Concerns grow for patients amid Bay Area Kaiser strike

Like Kaiser Permanente therapists up north California enter the second month of a course Strikea growing number of patients say they have been unable to get appointments during the work stoppage, despite the HMO’s legal obligation to provide timely access to mental health care.

The California Department of Managed Health Care, which started an investigation at Kaiser behavioral health services last month, said his help center received 100 complaints about patients struggling to access care through Kaiser between Monday, Aug. 15, and Saturday, Sept. 3, the data latest available.

Lisa Rubio, who lives in San Rafael and has attended weekly sessions with her Kaiser therapist for the past eight years, said her appointments abruptly ended in mid-August. Rubio described her therapist as her main form of emotional support through a liver cancer diagnosis last year. Kaiser has offered her little help since she began the strike, even as she awaits the results of an MRI and other tests related to abnormal growths on her liver. If the HMO offered her an appointment with a new therapist, which they haven’t, she’s not sure if she’d take it.

“It has derailed my life,” he told SFGATE. “I don’t see how someone who doesn’t know me can help me. … Reviewing it would be more difficult than doing it alone.”

Still, it doesn’t bother him that his doctor goes on strike to fight for better working conditions.

“I realized that I was overloaded with work. I am a caregiver and I am 63 years old. I know when something is wrong,” she said. “I kept asking him why he didn’t look good. One day during the session, she finally told me: ‘I’m not sick, I work at night’”.

Alexis Petrakis, a Kaiser child psychologist who works with patients in Petaluma and San Rafael, said she “didn’t expect to be on strike for this long” but would not return to work until Kaiser improved its standards of patient care, insufficient staffing levels staffing and unsustainable working conditions, which have led to a retention crisis. According to regional data provided by the National Union of Health Care Workers last month, 377 doctors in Northern California left their jobs at Kaiser between June 2021 and May 2022.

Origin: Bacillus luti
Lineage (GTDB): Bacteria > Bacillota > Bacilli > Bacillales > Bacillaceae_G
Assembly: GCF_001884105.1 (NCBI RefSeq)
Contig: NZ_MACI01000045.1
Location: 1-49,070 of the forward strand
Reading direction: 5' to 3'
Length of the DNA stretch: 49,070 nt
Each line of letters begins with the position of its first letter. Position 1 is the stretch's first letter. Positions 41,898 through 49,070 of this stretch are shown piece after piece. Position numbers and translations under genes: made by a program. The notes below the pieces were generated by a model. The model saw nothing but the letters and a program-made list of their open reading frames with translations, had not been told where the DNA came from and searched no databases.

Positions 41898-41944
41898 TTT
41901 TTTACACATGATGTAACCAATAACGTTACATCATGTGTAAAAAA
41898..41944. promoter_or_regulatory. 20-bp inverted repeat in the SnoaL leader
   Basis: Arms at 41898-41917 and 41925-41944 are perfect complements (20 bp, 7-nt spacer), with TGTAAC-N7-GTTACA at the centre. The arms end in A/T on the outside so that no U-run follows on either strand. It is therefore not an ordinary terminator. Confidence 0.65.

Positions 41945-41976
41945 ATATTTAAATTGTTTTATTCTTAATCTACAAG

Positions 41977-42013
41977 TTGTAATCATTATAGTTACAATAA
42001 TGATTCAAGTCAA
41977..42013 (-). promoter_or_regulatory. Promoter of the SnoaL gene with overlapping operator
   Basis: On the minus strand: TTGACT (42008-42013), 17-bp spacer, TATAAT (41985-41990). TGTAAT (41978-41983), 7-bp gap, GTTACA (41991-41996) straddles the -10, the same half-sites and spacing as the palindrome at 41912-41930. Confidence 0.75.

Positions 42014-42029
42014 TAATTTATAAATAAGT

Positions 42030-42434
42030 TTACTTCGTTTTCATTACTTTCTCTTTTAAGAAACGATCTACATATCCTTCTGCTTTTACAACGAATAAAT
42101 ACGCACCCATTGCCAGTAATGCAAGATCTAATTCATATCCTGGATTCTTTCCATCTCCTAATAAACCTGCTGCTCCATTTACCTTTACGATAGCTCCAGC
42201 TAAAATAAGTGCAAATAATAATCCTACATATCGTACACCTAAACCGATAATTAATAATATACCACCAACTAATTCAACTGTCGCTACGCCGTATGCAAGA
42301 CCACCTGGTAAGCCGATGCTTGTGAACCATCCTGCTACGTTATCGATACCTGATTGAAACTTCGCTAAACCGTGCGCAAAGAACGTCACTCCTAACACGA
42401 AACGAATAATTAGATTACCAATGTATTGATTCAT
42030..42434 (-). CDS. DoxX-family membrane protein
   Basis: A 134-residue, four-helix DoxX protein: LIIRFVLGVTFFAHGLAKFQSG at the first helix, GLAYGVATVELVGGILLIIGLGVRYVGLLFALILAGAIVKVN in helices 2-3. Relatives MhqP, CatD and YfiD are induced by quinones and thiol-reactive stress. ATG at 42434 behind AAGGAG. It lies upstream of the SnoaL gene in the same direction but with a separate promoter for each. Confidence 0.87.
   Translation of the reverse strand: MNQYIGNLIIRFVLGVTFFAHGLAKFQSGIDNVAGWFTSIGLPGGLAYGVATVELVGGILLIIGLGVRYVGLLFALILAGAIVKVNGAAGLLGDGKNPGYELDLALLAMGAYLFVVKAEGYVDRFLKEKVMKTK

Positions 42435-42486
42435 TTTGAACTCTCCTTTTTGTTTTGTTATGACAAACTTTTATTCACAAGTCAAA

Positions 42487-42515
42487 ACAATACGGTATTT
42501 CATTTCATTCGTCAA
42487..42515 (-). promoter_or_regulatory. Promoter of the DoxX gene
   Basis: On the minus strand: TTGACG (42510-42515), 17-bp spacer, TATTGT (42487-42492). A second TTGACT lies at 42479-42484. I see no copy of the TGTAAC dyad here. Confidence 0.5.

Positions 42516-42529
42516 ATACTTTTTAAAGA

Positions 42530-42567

“We want to go back to work. My colleagues and I are ready. But we are certainly not ready to go back to the status quo,” Petrakis told SFGATE by phone Tuesday afternoon as he drove home from the picket line in San Rafael. “People need more frequent care and support, and as it stands, our system cannot accommodate that in any way.”

Petrakis is optimistic about the ongoing negotiation, which was reopened today after a month without official meetings between Kaiser and union representatives.

“I hope we can really come to a place of mutual agreement and understanding, and come to a fair contract that gives patients the care they need and deserve,” Petrakis said. “We want a resolution.”

Kaiser Permanente workers walk out at the Oakland Medical Center to protest the HMO’s “unethical” working conditions on August 16, 2022.

Ariana Bindman/SFGATE

Dave, who lives in Vacaville and asked to use only his first name to discuss private medical matters, said his daughter, who is in her 20s, had been seeing a therapist for depression and anxiety. She was also in the midst of an intensive 12-week trauma-related group therapy program when the strike began. Both his one-on-one dates and his group sessions were canceled without being rescheduled; he now he hasn’t seen a therapist in four weeks.

“Mental health issues don’t go away, they get worse,” he told SFGATE by phone on Monday. “She has made it very clear that she has had a very hard time hanging on, trying to survive. … We feel like there are no options.”

Even before the strike, Dave said his daughter was only able to see her therapist once every three to four weeks. Because her group therapy sessions were postponed in the middle, he worries that she will have to start the trauma program all over again.

“It has to get tough before it gets better, and she was in the tough part [of the program]Dave said. “He couldn’t even get to the other side where he could learn to deal and handle problems. [Kaiser] he really dropped the ball at the worst time.”